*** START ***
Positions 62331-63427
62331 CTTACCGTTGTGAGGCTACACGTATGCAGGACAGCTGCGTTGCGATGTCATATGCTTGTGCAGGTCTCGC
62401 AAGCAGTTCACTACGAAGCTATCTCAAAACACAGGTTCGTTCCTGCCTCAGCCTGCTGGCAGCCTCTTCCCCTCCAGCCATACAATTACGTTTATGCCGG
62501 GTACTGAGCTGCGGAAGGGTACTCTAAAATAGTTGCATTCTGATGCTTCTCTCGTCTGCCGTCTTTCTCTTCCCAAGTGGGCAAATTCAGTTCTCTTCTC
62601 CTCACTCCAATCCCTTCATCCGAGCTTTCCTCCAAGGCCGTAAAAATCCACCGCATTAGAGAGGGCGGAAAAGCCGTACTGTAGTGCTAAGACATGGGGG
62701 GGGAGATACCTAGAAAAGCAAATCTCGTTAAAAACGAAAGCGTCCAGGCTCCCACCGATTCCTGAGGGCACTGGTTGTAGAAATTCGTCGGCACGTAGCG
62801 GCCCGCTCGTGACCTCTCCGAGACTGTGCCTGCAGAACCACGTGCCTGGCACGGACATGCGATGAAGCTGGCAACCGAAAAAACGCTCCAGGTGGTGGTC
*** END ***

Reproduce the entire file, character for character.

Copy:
Positions 62331-63427
62331 CTTACCGTTGTGAGGCTACACGTATGCAGGACAGCTGCGTTGCGATGTCATATGCTTGTGCAGGTCTCGC
62401 AAGCAGTTCACTACGAAGCTATCTCAAAACACAGGTTCGTTCCTGCCTCAGCCTGCTGGCAGCCTCTTCCCCTCCAGCCATACAATTACGTTTATGCCGG
62501 GTACTGAGCTGCGGAAGGGTACTCTAAAATAGTTGCATTCTGATGCTTCTCTCGTCTGCCGTCTTTCTCTTCCCAAGTGGGCAAATTCAGTTCTCTTCTC
62601 CTCACTCCAATCCCTTCATCCGAGCTTTCCTCCAAGGCCGTAAAAATCCACCGCATTAGAGAGGGCGGAAAAGCCGTACTGTAGTGCTAAGACATGGGGG
62701 GGGAGATACCTAGAAAAGCAAATCTCGTTAAAAACGAAAGCGTCCAGGCTCCCACCGATTCCTGAGGGCACTGGTTGTAGAAATTCGTCGGCACGTAGCG
62801 GCCCGCTCGTGACCTCTCCGAGACTGTGCCTGCAGAACCACGTGCCTGGCACGGACATGCGATGAAGCTGGCAACCGAAAAAACGCTCCAGGTGGTGGTC